Apple and Android outsell Nintendo and Sony handhelds

iOS and Android games are generating more cash than the Nintendo DS and Sony PSP. Click here for all the info.

iOS and Android games are generating more cash than Nintendo and Sony's handhelds, indicating that the future of portable gaming isn't dedicated consoles -- it's smart phones.

Research from analytics firm Flurry predicts iOS and Android's total US gaming revenue for 2011 will trump sales from Nintendo's DS and Sony's PSP handhelds combined. It's estimated that iOS and Android will own 58 per cent of the mobile gaming market by the end of the year, up from 34 per cent in 2010.

Nintendo had the portable gaming business sewn up in 2009, owning 70 per cent of the market's total revenue. This year Nintendo is reckoned to hold just 36 per cent of the market. Sony's PSP console flounders with just 6 per cent, down from, er... 11 per cent in 2009.

Both Nintendo and Sony make huge amounts of cash from their non-handheld businesses, and we wouldn't want to call these figures conclusive, but the success of mobile games in recent years can't be denied -- they're cheap, plentiful and dead easy to download.

Sales of Nintendo's 3DS, meanwhile, have proved disappointing, and Sony's upcoming Vita handheld won't be on sale in the UK until after Christmas, meaning Apple's iPod touch is more likely to be stuffing stockings this yuletide.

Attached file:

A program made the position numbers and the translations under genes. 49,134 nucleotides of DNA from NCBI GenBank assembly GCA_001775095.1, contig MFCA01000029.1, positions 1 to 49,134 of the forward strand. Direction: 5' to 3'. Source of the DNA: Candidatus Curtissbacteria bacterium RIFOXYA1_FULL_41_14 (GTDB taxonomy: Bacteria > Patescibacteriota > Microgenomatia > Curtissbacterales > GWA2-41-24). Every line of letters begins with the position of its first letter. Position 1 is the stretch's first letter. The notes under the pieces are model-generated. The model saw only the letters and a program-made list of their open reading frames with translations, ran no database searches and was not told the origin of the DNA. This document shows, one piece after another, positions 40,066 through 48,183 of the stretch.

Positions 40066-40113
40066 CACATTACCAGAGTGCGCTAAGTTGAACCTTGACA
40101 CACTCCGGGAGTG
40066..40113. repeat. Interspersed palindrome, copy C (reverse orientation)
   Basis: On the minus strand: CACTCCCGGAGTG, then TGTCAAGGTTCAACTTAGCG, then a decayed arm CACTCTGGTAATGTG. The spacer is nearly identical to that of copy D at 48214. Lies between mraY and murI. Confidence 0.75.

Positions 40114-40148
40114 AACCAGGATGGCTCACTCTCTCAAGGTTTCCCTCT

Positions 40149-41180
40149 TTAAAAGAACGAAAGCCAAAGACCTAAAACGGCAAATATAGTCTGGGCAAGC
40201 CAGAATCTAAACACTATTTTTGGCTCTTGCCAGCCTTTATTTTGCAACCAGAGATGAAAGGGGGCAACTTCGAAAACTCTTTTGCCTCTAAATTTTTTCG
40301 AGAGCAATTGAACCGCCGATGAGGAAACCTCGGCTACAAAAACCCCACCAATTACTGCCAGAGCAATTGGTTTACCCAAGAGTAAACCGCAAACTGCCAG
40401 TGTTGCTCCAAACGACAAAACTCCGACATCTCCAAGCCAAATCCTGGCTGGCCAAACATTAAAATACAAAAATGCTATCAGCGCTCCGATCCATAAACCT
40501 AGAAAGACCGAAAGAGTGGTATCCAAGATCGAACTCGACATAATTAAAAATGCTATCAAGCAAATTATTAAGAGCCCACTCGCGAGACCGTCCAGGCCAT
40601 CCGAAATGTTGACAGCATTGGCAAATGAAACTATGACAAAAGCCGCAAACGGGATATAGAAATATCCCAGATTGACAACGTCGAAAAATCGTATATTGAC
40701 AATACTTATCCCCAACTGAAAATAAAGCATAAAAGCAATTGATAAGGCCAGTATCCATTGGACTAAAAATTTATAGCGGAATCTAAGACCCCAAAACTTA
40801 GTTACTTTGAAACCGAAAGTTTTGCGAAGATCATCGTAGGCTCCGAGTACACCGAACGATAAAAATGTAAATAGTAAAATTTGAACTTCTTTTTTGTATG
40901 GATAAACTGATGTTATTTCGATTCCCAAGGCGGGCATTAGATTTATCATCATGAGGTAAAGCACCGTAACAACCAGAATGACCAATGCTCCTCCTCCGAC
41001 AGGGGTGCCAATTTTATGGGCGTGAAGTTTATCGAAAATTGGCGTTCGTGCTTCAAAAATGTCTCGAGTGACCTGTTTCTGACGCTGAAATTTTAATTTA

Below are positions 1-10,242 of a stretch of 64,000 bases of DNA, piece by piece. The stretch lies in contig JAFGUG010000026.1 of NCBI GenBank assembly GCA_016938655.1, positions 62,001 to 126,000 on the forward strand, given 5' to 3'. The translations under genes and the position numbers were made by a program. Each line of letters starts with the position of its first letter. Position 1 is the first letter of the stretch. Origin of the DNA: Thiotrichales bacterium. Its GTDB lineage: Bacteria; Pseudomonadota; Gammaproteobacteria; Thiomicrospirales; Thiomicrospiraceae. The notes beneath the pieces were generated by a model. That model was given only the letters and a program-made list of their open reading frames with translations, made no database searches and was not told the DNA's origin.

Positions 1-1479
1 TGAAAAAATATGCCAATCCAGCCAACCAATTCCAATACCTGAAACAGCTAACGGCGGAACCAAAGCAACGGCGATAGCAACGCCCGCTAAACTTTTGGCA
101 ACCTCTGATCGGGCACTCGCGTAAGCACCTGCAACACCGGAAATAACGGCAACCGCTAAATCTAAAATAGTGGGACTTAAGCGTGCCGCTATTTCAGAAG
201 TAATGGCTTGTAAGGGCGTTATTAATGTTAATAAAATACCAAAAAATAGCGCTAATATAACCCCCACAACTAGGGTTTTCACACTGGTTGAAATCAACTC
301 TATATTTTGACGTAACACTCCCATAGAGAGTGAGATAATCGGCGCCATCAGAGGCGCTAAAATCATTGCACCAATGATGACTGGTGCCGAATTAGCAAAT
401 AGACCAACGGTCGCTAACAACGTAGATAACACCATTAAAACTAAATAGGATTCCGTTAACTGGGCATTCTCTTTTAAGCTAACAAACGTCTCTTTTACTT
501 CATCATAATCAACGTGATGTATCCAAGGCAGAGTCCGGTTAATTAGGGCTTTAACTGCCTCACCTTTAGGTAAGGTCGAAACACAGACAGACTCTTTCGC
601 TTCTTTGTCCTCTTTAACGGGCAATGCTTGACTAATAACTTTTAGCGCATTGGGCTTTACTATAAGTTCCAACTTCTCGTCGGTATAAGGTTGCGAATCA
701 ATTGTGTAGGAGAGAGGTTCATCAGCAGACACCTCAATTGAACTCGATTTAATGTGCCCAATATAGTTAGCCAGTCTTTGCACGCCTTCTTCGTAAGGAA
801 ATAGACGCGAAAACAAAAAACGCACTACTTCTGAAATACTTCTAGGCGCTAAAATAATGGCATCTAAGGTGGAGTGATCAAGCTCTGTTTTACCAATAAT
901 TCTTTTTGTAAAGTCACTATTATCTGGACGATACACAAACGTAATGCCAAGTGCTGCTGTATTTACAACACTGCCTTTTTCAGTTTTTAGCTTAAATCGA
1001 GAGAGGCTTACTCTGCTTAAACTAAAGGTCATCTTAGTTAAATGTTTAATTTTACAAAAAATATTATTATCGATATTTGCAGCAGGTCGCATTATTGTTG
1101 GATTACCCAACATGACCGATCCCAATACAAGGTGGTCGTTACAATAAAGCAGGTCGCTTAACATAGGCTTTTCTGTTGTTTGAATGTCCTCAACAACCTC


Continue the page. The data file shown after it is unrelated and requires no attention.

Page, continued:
So it looks as though the days of paying several hundred quid for a portable console and then shelling out £30 per game could well be behind us.

Nintendo could always bite the bullet and put its games on iOS or Android. We'd love to play a bit of Mario on our iPhone , and the thought of a gorgeous touchscreen Zelda game for the iPad makes our hearts flutter. But would that be admitting defeat?

Do you think Nintendo and Sony are going the way of the dodo? Or are mobile games like Angry Birds just a flash in the pan? Educate us in the comments, or on our Facebook wall.

Image credit: Flurry

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About the author

Luke Westaway is a senior editor at CNET and writer/ presenter of Adventures in Tech, a thrilling gadget show produced in our London office. Luke's focus is on keeping you in the loop with a mix of video, features, expert opinion and analysis.

 

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